Tyron Woodley, the UFC’s current Welterweight Champ, You Tube.
2 Prove others wrong
“My motivation is…everybody always counts me out. So, my motivation is just to show everybody, all the time…I’ve always had this underdog role. Nobody ever thought I was going to do anything…maybe it’s because growing up I was always hanging out with guys that were two to three years older than me…Everybody always overlooked me…I would always have to work a little bit harder, do a little bit more, just to make sure I wasn’t the one holding people back and if something messed up, I wasn’t the weak link. I think that’s always been my motivation.”
Rashad Evans, former UFC Light Heavyweight Champion, Bloody Elbow
3. Desire to become better
“Mental toughness is absolutely the best way I can word this. I could have stopped this a long time ago and decided to never do this again…I needed to do this for me…I think we are here to challenge ourselves and make ourselves better people and not just sit around in the world simply floating through life. You should be trying to do something great and making yourself better. You should be trying to evolve.”
Dominick Cruz, two-time UFC Bantamweight Champion, Bleacher Report
4 Fall back in love with your sport
“I figured a few things out. It was my mentality and me not being happy. I concentrated on getting back to doing this kind of as a hobby and enjoying it. I started learning again and moving to Tri – Star, I started picking up new techniques and that’s what I love to do. I kind of grew back in love with the sport…”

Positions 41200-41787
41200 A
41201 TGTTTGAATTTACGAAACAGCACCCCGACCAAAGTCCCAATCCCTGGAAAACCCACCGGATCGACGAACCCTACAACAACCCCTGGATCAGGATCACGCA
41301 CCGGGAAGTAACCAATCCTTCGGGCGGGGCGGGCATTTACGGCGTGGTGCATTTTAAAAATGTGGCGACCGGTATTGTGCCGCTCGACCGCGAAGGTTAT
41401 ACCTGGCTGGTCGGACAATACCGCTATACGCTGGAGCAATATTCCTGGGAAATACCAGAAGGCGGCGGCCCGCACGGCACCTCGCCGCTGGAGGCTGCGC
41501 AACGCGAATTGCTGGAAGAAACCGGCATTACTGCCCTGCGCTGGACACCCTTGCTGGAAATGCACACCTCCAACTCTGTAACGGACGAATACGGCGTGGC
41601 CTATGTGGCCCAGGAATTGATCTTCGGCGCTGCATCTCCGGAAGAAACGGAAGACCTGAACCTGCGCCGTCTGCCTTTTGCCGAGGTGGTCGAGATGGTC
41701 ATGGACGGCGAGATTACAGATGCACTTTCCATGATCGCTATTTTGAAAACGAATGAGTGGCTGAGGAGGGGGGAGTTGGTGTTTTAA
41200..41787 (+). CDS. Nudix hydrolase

Joanne Calderwood, UFC Featherweight, Fox Sports
5 Keep your end goal in sight
“It boils down to what my reason for fighting is. Right now, my goal is to bring my sport back to respect and honour. There’s a lot of talking and dumb (stuff) going on, especially with all the tragedy going on in the world. This is an opportunity to show we can (empathise with) each other even if we’re martial artists.”
Strawweight Champion, ‘Thug’ Rose Namajunas, USA TODAY
6. Exorcise your pain
“You know man, with all the stuff that’s happened, there’s ways of looking at it. You can either let it crush you, or allow it to, like, elevate you and motivate you…I was very young when my father passed…when I was at Oklahoma State and one of the guys I was very close to died in a plane crash…obviously with my daughter, that was the one I thought was going to just shut me down. I wasn’t going to do anything anymore. But then I started thinking to myself, I can still honour her…in everything I do going forward.”
Daniel Cormier, UFC Light Heavyweight Champion, MMA News
While the above nuggets of wisdom on how to source inner motivation are relatable no matter your life situation, reading about what inspires various UFC athletes across the board to fight and train on a consistent basis has taught me that no person shares the same story. When you delve into it further, each individuals motivational purpose is unique.
The real work lies in finding yours.